His "something" is vague and not further explained in the letter. One possibility would simply be the same thing that restores hit points in OD&D: a return to base for complete rest. Per OD&D Vol 3: "On the first day of complete rest no hit points will be regained, but every other day thereafter one hit point will be regained until the character is completely healed. This can take a long time" (page 35). Others include those given in later rulesets: the second iteration of the Basic rulebook (Moldvay Basic) in 1981 newly allowed for Cure Light Wounds or Healing Potions to remove paralysis, and for AD&D, Lenard Lakofka created a new 3rd level cleric spell, Remove Paralysis, that appeared in Dragon #58 (February 1982) and then was compiled in Unearthed Arcana in 1985

While "permanent" paralysis may seem harsh, if viewed in the context of a game also replete with "save or die" poisons, "save or permanent paralyzation" fits in as a permanent consequence that is not quite as bad as death.

* * * * *

As an addendum, with regard to Carrion Crawler & Ghoul paralysis, later TSR D&D products gave a variety of answers to this:

---In T1 The Village of Hommlet (1979) by Gygax, ghoul paralysis is given a duration of 3-12 (3d4) turns.

---In Dragon #37 (May 1980), the Sage Advice column written by Jean Wells answered the question, "How long does the paralysis caused by a carrion crawler, ghast or ghoul last?" with "I have always assumed it to be 24 hours. However, since the duration of the paralysis is not clearly defined in any of the books, I suggest that each DM decide the duration in his particular campaign" (page 12). I note that a duration of a full day is much closer to the "permanent until removed by something" suggested by Gygax than any of the other suggested durations listed here.

---In Dragon #39, a followup Sage Advice column clarifies the above: "According to Lawrence Schick, Vice-President for Production and Design at TSR Hobbies, the paralyzation caused by carrion crawlers is of the same duration as that caused by ghouls— 3-12 turns. Paralyzation caused by a ghast takes twice as long—6-24 turns—to wear off". This duration for ghouls is the same as given in T1.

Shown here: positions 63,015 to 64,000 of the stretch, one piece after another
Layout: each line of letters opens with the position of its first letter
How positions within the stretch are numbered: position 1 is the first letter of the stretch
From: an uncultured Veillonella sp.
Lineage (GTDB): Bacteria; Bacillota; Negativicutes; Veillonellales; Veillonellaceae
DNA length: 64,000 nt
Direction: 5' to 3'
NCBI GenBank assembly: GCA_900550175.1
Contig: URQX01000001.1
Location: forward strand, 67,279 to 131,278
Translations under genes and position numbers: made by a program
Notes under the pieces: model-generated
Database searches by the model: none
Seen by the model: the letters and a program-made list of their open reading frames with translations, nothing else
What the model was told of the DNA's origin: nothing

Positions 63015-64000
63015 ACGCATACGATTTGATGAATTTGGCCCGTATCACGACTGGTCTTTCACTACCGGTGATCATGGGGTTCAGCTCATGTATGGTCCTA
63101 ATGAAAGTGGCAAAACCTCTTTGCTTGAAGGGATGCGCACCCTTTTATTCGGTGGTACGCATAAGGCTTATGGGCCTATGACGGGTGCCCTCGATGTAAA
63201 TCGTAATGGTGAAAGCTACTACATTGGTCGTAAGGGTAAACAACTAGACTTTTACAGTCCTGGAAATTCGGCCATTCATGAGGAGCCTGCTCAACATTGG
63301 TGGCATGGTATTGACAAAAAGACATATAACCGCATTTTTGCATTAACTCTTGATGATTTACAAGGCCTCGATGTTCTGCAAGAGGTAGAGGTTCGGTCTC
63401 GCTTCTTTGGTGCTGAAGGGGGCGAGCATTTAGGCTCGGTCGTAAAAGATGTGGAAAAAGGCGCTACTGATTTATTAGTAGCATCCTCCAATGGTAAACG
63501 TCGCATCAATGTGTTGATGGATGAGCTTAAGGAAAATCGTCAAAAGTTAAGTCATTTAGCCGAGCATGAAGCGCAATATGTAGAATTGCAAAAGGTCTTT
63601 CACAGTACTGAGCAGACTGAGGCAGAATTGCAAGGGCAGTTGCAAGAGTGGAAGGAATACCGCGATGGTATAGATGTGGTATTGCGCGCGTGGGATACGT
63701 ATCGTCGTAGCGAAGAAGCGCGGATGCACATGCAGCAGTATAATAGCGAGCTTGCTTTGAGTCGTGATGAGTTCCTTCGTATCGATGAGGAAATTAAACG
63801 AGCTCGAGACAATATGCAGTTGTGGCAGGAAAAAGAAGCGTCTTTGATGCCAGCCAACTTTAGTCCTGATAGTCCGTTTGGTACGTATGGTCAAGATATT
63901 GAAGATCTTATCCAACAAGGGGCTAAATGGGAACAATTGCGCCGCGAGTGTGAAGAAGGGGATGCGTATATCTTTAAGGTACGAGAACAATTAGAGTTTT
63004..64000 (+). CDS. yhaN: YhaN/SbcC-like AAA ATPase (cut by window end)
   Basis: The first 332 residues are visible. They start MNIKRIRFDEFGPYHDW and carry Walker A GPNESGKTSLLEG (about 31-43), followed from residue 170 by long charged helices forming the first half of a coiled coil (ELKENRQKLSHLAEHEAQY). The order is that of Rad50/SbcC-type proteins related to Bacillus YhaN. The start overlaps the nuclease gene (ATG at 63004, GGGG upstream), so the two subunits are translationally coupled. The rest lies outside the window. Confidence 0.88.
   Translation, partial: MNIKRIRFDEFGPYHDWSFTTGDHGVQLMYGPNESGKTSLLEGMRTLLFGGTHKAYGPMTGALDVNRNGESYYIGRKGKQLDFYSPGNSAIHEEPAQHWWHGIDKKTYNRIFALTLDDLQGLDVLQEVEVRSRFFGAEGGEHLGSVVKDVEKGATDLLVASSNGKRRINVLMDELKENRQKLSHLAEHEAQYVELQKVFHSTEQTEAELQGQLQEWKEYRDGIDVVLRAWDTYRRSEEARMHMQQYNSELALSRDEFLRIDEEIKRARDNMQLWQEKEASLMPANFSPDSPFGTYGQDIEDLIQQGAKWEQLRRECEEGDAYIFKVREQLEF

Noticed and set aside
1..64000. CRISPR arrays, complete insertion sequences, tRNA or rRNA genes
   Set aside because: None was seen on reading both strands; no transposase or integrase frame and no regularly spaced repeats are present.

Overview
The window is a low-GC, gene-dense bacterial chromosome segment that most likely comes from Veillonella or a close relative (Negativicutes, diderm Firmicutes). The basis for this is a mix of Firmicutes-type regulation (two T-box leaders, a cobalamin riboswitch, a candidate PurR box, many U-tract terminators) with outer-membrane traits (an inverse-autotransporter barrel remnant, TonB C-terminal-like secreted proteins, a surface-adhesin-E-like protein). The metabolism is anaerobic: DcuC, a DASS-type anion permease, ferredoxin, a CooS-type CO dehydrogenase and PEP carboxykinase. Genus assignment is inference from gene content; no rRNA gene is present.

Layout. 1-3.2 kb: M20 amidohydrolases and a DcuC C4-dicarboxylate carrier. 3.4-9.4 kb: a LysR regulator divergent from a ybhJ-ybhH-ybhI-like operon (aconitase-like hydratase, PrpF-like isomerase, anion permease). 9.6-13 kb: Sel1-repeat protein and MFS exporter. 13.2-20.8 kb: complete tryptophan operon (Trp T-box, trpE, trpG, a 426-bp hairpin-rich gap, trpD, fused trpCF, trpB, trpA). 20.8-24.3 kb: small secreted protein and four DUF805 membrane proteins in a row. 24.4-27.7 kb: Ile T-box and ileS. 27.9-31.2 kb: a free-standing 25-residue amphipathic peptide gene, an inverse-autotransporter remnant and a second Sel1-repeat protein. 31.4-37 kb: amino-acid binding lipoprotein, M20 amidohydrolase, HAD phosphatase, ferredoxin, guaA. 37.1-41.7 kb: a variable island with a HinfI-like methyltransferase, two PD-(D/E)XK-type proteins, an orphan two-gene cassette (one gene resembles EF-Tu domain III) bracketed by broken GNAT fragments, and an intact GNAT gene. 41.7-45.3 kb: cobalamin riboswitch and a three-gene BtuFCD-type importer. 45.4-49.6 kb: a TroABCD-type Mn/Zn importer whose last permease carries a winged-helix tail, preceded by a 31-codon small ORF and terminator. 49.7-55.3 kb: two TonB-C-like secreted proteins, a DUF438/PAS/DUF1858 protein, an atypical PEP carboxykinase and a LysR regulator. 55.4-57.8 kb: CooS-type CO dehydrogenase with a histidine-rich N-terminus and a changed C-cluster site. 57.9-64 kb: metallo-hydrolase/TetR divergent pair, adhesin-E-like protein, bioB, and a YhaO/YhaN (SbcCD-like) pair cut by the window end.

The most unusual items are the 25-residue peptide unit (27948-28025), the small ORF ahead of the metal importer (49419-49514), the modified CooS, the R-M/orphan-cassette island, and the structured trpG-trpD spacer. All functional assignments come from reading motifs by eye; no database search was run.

---In Moldvay Basic (1981), the paralyzation of Carrion Crawlers, Gelatinous Cubes, Ghouls and new Thouls is standardized as a shorter 2-8 (2d4) turns.

---In Polyhedron #2 (Autumn 1981), in the Dispel Confusion column, Gary Gygax answered the question, "How long does (or should) paralysis caused by a carrion crawler last? And what, if any, are the effects of multiple hits by this creature?", with: 

"Paralysis from creatures lasts as long as paralysis from a wand: 5d4 (5-20) rounds (DMG page 136). Multiple hits from a carrion crawler (or any other paralyzing creature) forces multiple saving throws on the part of the victim; when any one is failed, the other hits have no further effect on the paralysis (damages still apply if given, such as by a ghoul or ghast)." 

This is the only published source that really matches Gygax's later letter in giving a generalized 5d4 rounds for paralysis. 

---In TSR's Monster Cards (1982), part of the AD&D line, Ghoul and Carrion Crawler paralysis are instead each given a duration of 2d6 turns. These cards include revised entries from the Monster Manual, so are often viewed as "official" revisions for AD&D.

---In the AD&D 2E Monstrous Manual (1989), we see a different duration for each monster: Carrion Crawler, 2d6 turns; Gelatinous Cube, 5d4 rounds; Ghoul, 1d6+2 rounds; and the Ghast, 1d6+4 rounds.

1 comment:

  1. Interesting to note that it seems in these contexts, turn = 10 minutes, rounds = 1 minute? 3-12 Turns is 30min to 2 hours...